Katherine Woodville's sister never gave her a choice. A happy girl of modest means, Kate hardly expected to become a maker of kings. But when her sister impulsively marries King Edward IV in secret, Katherine's life is no longer hers to control.
©2010 Susan Higginbotham (P)2013 Tantor
"[Higginbotham] hits another historical high note in her latest fictional foray into the British monarchy. . . . This fictional prelude to the Tudor era will appeal to fans of Philippa Gregory's historicals." (Booklist)
Liked the historical research and human qualities given to the characters. Will listen more by Higginbothum.
I enjoyed the narration and the format of when Harry was talking and Kate.
This is the first book in which Ling Richard confesses to the killing of the boys which was interesting .
This was an ok listen, but definitely not a must-listen. The story was a bit flat, and the characters were not that interesting.
Excellent narration, excellent story line. At the very end in the author's notes she goes through the things she changed and/or guessed at. It is a good story of the time of Edward IV as told through the eyes of Elizabeth's younger sister. It swaps back and forth between her point of view and her husbands, Henry the Duke of Buckingham. She does a good job of fold history into the story and yet keeping it as a story that pulls you in and along with it, instead of it reading like a history lesson.
The narrators do an excellent job trading the characters voices back and forth and putting the emotion into the scenes being told.
Definitely recommend this version of this time in history.
The written version was tiresome and unreadable for me. This performance was well done and quite entertaining.
"A stunning look into unseen characters"
This is beautiful written and read. We are given a glimpse of an infamous time in history by two characters that are often overlooked, despite their vantage points being quite intimate. The characters are both warm, endearing and sweet.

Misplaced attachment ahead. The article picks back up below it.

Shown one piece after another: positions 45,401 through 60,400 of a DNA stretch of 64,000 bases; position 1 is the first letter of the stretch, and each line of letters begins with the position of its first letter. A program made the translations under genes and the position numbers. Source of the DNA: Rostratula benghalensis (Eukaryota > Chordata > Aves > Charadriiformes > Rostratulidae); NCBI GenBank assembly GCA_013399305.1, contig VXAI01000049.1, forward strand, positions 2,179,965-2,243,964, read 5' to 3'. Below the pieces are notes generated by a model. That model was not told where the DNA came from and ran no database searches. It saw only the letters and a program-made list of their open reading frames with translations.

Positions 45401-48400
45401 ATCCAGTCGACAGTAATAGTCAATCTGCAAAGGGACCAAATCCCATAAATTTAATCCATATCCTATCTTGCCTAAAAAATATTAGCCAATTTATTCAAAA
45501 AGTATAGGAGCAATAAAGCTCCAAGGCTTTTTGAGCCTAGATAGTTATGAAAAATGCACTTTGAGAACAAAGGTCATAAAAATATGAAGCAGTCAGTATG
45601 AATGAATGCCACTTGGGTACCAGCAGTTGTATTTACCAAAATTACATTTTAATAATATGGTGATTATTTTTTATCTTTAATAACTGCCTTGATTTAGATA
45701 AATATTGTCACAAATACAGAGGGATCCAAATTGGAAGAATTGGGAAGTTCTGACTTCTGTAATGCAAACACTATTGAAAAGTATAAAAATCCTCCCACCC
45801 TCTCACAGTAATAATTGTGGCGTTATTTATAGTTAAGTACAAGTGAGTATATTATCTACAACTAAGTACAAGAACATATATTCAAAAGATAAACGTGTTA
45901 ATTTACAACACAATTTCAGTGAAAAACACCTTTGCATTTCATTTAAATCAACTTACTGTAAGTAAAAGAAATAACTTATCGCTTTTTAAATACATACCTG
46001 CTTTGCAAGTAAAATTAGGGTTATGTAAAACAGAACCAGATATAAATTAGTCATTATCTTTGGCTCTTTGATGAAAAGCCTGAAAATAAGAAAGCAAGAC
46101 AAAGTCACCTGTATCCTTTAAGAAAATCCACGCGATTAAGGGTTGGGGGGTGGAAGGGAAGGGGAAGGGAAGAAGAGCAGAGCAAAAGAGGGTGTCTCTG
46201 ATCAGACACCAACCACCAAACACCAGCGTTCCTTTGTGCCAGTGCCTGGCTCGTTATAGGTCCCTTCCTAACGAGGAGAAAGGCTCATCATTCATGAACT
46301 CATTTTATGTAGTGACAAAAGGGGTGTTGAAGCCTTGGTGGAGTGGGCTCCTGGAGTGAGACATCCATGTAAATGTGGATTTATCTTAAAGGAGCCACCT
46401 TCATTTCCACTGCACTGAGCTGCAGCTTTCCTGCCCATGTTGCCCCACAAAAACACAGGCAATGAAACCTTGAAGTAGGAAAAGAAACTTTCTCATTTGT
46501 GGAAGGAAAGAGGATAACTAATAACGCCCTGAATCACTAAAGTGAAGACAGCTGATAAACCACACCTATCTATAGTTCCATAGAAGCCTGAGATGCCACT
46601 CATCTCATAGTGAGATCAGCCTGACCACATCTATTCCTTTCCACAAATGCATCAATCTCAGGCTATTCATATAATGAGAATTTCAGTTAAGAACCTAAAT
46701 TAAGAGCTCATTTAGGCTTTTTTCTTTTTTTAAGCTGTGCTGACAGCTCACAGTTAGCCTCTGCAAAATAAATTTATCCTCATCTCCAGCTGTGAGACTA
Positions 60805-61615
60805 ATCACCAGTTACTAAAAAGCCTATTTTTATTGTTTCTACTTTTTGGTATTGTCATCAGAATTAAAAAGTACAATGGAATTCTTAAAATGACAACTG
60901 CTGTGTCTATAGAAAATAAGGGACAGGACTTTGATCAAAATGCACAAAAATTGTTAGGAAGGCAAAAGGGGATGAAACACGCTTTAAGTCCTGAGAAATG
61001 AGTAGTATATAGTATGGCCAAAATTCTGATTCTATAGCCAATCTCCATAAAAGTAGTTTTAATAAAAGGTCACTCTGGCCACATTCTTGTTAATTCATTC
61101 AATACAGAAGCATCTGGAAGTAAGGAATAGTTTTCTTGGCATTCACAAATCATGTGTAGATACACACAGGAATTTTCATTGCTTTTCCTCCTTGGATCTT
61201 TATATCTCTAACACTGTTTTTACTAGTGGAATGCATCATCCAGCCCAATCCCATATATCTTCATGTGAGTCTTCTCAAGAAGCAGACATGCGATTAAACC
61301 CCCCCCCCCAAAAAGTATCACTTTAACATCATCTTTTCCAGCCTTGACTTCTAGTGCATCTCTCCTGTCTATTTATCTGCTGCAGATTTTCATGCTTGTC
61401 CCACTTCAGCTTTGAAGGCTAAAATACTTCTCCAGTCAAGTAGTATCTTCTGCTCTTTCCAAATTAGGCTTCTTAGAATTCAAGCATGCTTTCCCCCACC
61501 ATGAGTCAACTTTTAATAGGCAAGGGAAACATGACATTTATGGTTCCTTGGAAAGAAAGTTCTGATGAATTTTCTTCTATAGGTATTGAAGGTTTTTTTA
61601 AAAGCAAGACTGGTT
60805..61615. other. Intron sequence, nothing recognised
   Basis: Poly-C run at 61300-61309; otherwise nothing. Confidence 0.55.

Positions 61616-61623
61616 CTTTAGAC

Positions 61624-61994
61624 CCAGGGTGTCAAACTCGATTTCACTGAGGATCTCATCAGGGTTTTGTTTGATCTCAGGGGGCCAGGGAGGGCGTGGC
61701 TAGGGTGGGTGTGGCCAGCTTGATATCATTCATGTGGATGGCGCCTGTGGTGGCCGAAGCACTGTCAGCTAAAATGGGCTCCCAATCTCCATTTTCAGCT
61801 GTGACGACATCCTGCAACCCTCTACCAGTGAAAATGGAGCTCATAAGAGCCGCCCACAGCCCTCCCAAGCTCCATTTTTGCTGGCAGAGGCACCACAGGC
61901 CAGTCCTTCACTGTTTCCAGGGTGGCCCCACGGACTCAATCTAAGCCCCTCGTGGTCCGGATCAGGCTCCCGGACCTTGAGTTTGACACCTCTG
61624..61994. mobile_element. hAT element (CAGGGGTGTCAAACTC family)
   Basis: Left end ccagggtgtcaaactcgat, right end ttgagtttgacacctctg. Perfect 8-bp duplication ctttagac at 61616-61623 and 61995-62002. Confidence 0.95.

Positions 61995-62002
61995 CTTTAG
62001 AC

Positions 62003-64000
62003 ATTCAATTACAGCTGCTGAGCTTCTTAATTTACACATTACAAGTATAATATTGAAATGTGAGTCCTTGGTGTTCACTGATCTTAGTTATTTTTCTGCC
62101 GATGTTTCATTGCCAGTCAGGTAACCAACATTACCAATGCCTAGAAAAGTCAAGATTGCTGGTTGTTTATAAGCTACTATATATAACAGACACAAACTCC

I love Harry, he can't seem to quite help himself. It's familiar to me.
The First kiss the characters share, the shyness in Harry. That is often unexplored in literature, all men are assumed to be experienced and suave, by harry worries because he is not. It was endearing to see him and his wife fall in love.
When Harry sees things in the cold light of day and is grieved about what he must do to, for his conscience.
"Great Story But-------"
It introduces characters not before given much importance int the Plantagenet story/war of the roses and fills in many gaps
Harry Buckingham - I could feel for him from his lonely childhood through to his apparent manipulation by Richard, Duke of Gloucester. later King Richard
No, certainly not. Alison's "little girly" voice all the way through was irritating in the extreme and John Lee sounded like a pedantic but bored history professor. He hardly changed voices/accents all the way through so that I was not always sure who was speaking. They spoilt a good story
I would have felt that way if not for the narrators
Susan Higginbotham brought to life some of the lesser known characters from the Plantaganet era so it is such a shame that the narration did not do any justice to the story
fabulously told from am unusual perspective loved it. fills in gaps from p. Gregorys accounts and is very interesting
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